The fourth business model - that of "Network Orchestrator" - is yet again different. Potentially the most profitable of the four business models, the network orchestrator role will capture value by tailoring electricity supply and demand services for a customer, utility, or grid operator.
The emergence of the Energy Cloud means that anyone, anywhere can sell energy services into an open market, typically on a forward-looking basis. If these committed resources fall short, or if the situation changes, another market can allow for spot purchases to fill in the gaps or make corrections. The network orchestrator aggregates and coordinates these supplies and services.
As has been observed with social media and other networked products, the value of the system increases more than proportionally to the number of participants.5 Network orchestrator business models in other industries, such as the internet, have proven able to achieve faster growth, larger profit margins, and higher valuations relative to revenue. Libert et al. cite a number of examples, including Airbnb.com, WhatsApp, Uber, and Alibaba.
To date, however, we have not seen network orchestrators at scale within the electric utility industry. In some cases, one could argue, utilities and independent system operators - commonly working at the transmission level and less often at the distribution level - are beginning to perform these functions. Because companies employing the network orchestrator business model outperform other types of companies on several key dimensions, it may be a matter of time before pure network orchestrators emerge and establish themselves as key orchestrators within the Energy Cloud.
Venues for Orchestrators
We see no clear contenders at this point for the role of network orchestrator in the utility industry. But we should note that rarely in other industries has an existing player made the leap. As in other industries, we strongly believe that new players will enter the field to become the network orchestrators of the utility industry.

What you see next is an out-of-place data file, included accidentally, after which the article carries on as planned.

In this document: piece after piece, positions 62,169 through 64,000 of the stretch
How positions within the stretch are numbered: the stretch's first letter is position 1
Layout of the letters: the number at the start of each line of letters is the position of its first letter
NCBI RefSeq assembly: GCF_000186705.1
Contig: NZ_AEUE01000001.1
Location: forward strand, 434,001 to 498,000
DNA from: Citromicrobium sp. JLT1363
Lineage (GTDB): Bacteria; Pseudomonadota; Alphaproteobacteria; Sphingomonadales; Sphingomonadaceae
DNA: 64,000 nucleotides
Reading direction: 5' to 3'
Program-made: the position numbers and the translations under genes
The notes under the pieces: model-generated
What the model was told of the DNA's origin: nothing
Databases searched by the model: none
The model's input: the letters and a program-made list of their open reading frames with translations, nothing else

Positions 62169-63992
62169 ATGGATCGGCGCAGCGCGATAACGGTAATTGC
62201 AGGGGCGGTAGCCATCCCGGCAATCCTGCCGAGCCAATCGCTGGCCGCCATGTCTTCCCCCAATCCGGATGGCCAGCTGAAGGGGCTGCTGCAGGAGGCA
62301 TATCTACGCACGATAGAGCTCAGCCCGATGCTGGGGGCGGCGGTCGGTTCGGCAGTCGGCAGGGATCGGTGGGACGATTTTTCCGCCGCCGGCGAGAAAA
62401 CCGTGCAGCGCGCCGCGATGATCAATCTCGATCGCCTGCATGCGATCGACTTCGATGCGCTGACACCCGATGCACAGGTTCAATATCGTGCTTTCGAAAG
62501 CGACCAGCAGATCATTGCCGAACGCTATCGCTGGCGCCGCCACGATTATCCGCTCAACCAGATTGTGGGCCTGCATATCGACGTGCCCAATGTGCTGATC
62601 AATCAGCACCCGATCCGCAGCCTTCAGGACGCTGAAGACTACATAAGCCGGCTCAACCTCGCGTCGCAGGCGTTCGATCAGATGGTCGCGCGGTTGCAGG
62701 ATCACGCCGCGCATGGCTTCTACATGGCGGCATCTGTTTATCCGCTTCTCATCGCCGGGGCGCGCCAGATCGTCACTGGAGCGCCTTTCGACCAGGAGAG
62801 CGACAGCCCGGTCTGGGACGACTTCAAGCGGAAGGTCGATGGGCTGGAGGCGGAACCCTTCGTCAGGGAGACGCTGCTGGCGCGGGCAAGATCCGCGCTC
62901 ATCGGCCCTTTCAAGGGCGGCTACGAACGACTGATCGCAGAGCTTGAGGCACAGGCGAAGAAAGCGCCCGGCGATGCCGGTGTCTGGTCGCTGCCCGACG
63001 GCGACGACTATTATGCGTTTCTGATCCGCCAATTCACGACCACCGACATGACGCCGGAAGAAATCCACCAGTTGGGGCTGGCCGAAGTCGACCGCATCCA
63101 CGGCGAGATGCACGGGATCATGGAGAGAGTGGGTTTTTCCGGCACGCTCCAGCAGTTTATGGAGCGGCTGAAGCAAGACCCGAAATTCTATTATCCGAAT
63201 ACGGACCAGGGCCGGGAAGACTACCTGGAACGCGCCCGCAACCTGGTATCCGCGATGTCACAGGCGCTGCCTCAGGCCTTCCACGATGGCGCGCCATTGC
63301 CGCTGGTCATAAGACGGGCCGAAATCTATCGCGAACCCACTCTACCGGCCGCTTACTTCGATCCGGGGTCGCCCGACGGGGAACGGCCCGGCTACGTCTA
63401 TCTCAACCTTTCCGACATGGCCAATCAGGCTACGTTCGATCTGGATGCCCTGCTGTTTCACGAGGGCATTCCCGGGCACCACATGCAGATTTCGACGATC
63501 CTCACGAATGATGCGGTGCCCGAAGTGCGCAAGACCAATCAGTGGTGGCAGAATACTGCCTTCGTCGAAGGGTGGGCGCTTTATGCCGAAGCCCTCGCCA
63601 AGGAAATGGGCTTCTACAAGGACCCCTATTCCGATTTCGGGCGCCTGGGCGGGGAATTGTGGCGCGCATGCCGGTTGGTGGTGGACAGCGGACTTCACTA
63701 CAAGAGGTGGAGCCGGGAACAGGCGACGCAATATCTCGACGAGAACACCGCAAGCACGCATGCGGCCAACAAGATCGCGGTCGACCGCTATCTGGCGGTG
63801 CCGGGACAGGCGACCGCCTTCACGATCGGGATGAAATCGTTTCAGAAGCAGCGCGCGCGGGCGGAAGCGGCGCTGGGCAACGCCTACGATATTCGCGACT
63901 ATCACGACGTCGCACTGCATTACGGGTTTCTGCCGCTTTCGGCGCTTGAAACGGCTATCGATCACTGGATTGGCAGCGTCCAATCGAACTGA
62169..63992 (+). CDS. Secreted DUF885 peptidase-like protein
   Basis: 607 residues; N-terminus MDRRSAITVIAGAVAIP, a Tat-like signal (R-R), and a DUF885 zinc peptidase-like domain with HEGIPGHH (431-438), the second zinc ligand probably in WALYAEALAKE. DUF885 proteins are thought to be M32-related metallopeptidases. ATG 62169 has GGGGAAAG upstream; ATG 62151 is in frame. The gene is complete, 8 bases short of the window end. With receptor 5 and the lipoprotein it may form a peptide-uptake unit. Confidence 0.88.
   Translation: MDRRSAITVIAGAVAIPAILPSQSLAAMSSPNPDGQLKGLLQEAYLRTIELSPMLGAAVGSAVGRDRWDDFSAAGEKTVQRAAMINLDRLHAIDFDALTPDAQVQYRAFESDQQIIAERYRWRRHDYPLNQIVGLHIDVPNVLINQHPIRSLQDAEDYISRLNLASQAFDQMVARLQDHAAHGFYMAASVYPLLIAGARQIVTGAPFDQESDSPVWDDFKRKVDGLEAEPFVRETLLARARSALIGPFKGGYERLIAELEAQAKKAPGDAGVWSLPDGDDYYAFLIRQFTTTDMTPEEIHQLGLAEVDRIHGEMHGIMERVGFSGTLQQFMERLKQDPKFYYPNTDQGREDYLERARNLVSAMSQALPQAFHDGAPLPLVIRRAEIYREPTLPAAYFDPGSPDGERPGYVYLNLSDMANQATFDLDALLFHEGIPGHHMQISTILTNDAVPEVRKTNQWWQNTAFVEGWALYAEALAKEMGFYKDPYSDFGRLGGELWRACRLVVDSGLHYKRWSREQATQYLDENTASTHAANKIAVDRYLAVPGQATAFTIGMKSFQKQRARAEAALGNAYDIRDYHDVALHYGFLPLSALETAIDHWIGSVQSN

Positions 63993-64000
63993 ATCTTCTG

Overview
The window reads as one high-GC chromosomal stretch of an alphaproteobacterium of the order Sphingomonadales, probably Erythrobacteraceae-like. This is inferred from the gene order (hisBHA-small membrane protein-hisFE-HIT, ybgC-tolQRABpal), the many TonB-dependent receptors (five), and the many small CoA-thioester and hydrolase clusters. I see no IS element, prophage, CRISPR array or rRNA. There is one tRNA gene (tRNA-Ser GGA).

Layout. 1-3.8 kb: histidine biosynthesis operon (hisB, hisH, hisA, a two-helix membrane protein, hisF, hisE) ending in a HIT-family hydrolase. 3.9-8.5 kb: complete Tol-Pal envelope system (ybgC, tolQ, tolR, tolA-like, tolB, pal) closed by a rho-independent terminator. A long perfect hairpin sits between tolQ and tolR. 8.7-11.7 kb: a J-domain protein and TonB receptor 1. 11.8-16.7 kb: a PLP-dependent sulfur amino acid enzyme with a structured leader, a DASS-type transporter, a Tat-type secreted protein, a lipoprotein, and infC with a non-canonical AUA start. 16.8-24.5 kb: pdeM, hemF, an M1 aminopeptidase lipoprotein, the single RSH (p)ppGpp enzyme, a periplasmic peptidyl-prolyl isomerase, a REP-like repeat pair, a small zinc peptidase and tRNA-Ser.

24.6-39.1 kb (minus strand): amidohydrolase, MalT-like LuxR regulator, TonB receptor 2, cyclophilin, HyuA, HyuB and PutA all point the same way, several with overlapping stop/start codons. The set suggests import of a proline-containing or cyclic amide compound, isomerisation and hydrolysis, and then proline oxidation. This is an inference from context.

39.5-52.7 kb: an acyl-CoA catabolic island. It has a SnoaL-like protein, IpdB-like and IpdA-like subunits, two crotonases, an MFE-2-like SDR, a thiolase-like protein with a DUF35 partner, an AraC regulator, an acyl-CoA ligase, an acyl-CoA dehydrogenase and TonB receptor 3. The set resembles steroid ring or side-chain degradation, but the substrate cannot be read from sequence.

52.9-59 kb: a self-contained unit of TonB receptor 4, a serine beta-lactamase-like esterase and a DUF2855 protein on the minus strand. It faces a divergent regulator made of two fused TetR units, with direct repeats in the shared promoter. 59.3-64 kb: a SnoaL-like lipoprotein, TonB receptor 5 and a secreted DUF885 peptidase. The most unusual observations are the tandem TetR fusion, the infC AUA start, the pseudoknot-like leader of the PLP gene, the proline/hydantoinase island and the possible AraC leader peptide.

That said, however, we wonder if events in our industry might well play out differently than seen elsewhere.
For example, we see many utilities evaluating and making the initial investment in network orchestrator roles in areas like virtual power plants, building energy management, microgrids, storage, and others. We also see some technology creators partnering with service providers, like Solar City and Nest partnering with retailers, and see them potentially transitioning fully into network orchestrators. Below we describe some examples of network orchestrator roles appearing across a broad set of new businesses and technologies in different geographies.
Microgrids & DSOs. Through its initiative known as "Reforming the Energy Vision," or REV for short, New York is implementing regulatory changes to promote deeper penetrations of distributed energy resources, including renewables such as wind and solar. As part of this reform, New York will allow utilities as well as third parties to perform the new role of Distributed System Operator, a type of network orchestrator. The DSO will make investments, conduct market operations (through facilitation of DERs), and finally conduct physical operations that involve real and reactive power flows, outage restoration, switching, reliability coordination, and situational awareness.
The emergence of microgrids offers another opportunity for the would-be network orchestrator.
A microgrid6 is typically composed of a diverse set of DER and demand response (DR) resources, thus requiring coordination, scheduling, balancing, etc. They are sometimes grid-tied as well (and often, in the case of New York), so as to respond to issues concerning resiliency in the larger energy network.
The role of a potential network orchestrator in a microgrid setup is more limited than it would be in a traditional power grid. However, microgrids offer numerous opportunities for network orchestrators.
One example of an emerging business model comes from the Microgrid Resources Coalition, which has proposed a new category of microgrid participant, known as the microgrid "organizer" (a clearly identified network orchestrator role), which it hopes will eliminate complexities and confusion in regulating multi-customer microgrids. The Coalition is working with the Federal Energy Regulatory Commission (FERC) to help monetize value streams from the distributed energy resources that are typically incorporated into microgrids. While most of the action in support of multi-customer microgrids is happening at the state level, such as in New York and Connecticut, FERC can play a role in setting the stage for the network orchestrator model. If its track record on DR and energy storage is any indication, its role in creating a more level playing field for innovation in the Energy Cloud could be significant.